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Selling Jokes

Selling Your Jokes for Cash

 

You can sell your good jokes to all kinds of comedian and cartoonists if you follow simple procedures when submitting. But like Greeting Card writing, this is an extremely competitive field and unless you are very good, you cannot expect to make a living at it.

Start by looking through the latest edition of the Writer's Market under Gag Writing.

You might be surprised at the large number of cartoonists looking for work, and even more surprised by the kind of work they're seeking. Make a study of this section of the book before you start writing gags and making submissions.

One idea: when making your first set of submissions, include a card that reads as follows: Thank you for the submission, but I am returning them because they are:

___  Not suitable for my markets     ___ Not professional

___  Not funny enough    ___ Not funny at all

___  I don't need new submissions at this time

 

Expect to see the last slot checked off frequently. What this card will do is show you who is most impressed by your work and who might be a better bet for a future sale. If you sent your best batch of gags to someone you thought could use them and he says they aren't funny at all, why waste postage trying to change his mind?

If you want to give this a try, start writing gags immediately and file a lot of them, several hundred if possible, before making your submissions. The more you have to choose from, the better your choices will be and the better your chances of making a sale. Be aware that payment for cartoon ideas is not as good as for greeting cards.

If you get some positive response from your submissions, you might even want to start hanging around at comedy dubs. Young comics need the very best material that they can get if they hope to make any sort of name for themselves, and many will be happy to pay two to five dollars for a good line. Provided, of course, that you don't turn around and resell it to someone else the next day.

Don't forget that many daily newspapers and magazines pay cash for good jokes but they tend to get swamped with submissions, so unless you have a lot of faith in your idea you just might be wasting postage.

Sell Your Jokes for Cash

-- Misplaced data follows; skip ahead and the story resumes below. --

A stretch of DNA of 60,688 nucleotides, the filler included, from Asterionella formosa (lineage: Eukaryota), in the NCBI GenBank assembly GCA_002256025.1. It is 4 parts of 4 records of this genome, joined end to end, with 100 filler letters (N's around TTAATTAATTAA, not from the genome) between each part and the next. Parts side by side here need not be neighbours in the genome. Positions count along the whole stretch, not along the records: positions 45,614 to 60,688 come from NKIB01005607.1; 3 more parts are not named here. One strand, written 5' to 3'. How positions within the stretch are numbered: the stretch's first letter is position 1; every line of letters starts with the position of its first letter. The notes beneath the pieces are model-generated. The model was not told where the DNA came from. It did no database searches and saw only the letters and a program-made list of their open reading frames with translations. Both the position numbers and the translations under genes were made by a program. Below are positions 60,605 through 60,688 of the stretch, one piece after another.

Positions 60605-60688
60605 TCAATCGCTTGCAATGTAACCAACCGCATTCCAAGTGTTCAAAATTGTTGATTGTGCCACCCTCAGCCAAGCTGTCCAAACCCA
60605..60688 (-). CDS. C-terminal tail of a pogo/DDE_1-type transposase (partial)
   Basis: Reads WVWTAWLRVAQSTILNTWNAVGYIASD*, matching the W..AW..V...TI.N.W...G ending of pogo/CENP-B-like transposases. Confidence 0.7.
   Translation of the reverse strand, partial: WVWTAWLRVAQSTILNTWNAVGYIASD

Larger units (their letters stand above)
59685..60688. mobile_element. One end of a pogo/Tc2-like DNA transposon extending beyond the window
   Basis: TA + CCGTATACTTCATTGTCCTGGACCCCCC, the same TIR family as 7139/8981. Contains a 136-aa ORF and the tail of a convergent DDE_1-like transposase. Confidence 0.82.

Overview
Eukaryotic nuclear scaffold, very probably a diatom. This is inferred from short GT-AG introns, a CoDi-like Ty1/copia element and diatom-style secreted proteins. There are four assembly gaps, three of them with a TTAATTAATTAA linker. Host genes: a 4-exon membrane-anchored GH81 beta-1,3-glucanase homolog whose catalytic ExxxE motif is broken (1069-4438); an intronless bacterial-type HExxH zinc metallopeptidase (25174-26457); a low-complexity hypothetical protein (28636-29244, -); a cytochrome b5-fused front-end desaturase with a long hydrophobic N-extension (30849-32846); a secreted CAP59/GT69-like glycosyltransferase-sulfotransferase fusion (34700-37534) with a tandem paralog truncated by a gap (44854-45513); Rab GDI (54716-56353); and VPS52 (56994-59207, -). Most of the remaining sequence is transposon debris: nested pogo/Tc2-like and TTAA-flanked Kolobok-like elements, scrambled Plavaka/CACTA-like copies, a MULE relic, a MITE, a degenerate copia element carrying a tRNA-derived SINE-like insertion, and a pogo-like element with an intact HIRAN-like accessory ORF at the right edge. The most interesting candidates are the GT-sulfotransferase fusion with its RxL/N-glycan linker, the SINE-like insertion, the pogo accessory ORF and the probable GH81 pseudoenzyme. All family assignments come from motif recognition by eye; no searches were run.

You can sell your good jokes to all kinds of comedian and cartoonists if you follow simple procedures when submitting. But like Greeting Card writing, this is an extremely competitive field and unless you are very good, you cannot expect to make a living at it.

Start by looking through the latest edition of the Writer's Market under Gag Writing.

You might be surprised at the large number of cartoonists looking for work, and even more surprised by the kind of work they're seeking. Make a study of this section of the book before you start writing gags and making submissions.

One idea: when making your first set of submissions, include a card that reads as follows: Thank you for the submission, but I am returning them because they are:

___  Not suitable for my markets     ___ Not professional

___  Not funny enough    ___ Not funny at all

___  I don't need new submissions at this time

 

Expect to see the last slot checked off frequently. What this card will do is show you who is most impressed by your work and who might be a better bet for a future sale. If you sent your best batch of gags to someone you thought could use them and he says they aren't funny at all, why waste postage trying to change his mind?

If you want to give this a try, start writing gags immediately and file a lot of them, several hundred if possible, before making your submissions. The more you have to choose from, the better your choices will be and the better your chances of making a sale. Be aware that payment for cartoon ideas is not as good as for greeting cards.

If you get some positive response from your submissions, you might even want to start hanging around at comedy dubs. Young comics need the very best material that they can get if they hope to make any sort of name for themselves, and many will be happy to pay two to five dollars for a good line. Provided, of course, that you don't turn around and resell it to someone else the next day.

Don't forget that many daily newspapers and magazines pay cash for good jokes but they tend to get swamped with submissions, so unless you have a lot of faith in your idea you just might be wasting postage.